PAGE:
Many happy returns to Resthaven Murray Bridge, Hills & Fleurieu Community Services client, Mrs Edith O’Brien, who recently celebrated her 100th birthday.
Mrs O’Brien grew up in the small railway town of Hanson, where her family farmed dairy and wheat. She remembers riding her pony to school each day, where she attended with just 23 other students, who all shared one school room.
‘Of course we had our chores to do,’ she says; ‘We would pick up the eggs, do the wood for the stove, and I was always at my mother’s elbow while she did the cooking.’
‘Transport was a hooded buggy with one horse and two kerosene lamps on either side.’
‘I was 16 when we purchased a 32 volt motor, and that changed living conditions – Mother put aside the scrubbing board and bought a fancy American washing machine.’
‘We pulled a cord and a light went on, we thought it was wonderful!’
‘At age 16, I started at Methodist Ladies College [now Annesely Junior School], where I boarded for three years. I tell you, we got up to mischief!’
‘We used to walk to church every Sunday through the parklands, and I remember the first milk bar on the corner of Pirie and King William Street – it was called “Roxy”.’
After college, Mrs O’Brien went on to study nursing at the Adelaide Hospital (as it was then called, before the introduction of the ‘Royal’). However, when war broke out, she went in a different direction, working as an ammunition inspector. ‘I started off with hand grenades, then they said I was ready to go on high explosives at Penfield,’ she says.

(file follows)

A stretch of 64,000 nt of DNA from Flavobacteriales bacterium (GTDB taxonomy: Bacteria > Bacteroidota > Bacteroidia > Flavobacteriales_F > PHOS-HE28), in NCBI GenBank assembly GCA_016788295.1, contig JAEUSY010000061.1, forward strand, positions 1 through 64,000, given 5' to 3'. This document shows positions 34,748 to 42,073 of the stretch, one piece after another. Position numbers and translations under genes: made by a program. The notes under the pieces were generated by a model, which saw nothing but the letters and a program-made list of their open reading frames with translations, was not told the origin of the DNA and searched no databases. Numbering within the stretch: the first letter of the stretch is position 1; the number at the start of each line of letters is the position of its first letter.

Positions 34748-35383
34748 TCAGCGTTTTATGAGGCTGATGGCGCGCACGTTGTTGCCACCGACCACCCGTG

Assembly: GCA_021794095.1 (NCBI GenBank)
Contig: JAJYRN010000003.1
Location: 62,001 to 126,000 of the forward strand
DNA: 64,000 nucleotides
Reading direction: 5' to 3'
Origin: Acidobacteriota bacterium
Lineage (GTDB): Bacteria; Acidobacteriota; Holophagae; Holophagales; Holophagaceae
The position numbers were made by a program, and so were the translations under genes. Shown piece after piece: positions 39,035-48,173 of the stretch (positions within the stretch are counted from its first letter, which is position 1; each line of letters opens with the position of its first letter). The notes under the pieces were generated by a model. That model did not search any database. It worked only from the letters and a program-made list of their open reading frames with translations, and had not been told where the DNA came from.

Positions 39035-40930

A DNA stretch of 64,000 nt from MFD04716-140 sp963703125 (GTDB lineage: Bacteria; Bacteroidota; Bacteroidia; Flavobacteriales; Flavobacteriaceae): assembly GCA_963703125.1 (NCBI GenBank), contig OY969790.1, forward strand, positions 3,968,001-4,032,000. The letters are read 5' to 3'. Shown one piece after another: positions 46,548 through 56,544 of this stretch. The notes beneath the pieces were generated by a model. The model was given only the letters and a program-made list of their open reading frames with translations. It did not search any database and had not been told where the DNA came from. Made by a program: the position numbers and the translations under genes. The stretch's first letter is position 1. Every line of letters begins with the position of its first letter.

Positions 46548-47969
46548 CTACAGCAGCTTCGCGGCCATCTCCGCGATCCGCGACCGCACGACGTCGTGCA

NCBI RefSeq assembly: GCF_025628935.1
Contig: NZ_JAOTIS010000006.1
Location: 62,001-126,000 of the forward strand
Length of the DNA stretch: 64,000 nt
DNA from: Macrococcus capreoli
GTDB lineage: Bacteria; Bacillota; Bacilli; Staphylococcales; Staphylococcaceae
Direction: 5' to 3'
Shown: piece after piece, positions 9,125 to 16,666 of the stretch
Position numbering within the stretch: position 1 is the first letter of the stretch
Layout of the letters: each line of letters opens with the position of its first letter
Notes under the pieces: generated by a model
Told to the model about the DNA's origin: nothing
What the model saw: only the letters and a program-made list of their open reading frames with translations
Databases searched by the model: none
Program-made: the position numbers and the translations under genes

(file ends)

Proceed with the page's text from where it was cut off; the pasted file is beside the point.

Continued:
‘Eventually I dealt with consignments of ammunition. We would go to the Port Wakefield range and note the action of ammo.’
It was during the war that Mrs O’Brien met her late husband, and the pair were married in August 1942. After the war, the couple moved to Broken Hill, where Mr O’Brien worked in the mines, before moving to Keith, where they lived on a remote farming property with their two children and Mrs O’Brien’s father.
‘We had 32 volt power, but no telephone. We had to trek through the scrub to get out,’ she says.
‘I taught the kids via correspondence school until my daughter was ten, when my father sold the property and moved closer to Keith, where the kids could attend the local public school.’
Never one to rest on her laurels, Mrs O’Brien became involved with the National Trust, the Keith Institute, RSL, over 50s, CWA, and Probus. She also learned cake decorating and woodwork.
She stayed in Keith for around sixty years, before moving to Strathalbyn in 2016 to be closer to her son. She now has three grandchildren and four great-grandchildren.
Mrs O’Brien lives independently in her unit with support from Resthaven Murray Bridge, Hills & Fleurieu Community Services staff, who visit twice a week. ‘They’re lovely, they’re very, very good,’ she says. ‘I’m very happy with the services.’
‘All I can say is that Resthaven is excellent, they really are.’
The first one to reach 100 in her family, Mrs O’Brien credits a positive attitude to her great longevity: ‘I’ve always been positive,’ she says. ‘There’s so many people who say, “I can’t do that,” – so they don’t.’
Mrs O’Brien celebrated her milestone birthday at the Fullarton Hall with 90 family and friends from across Australia.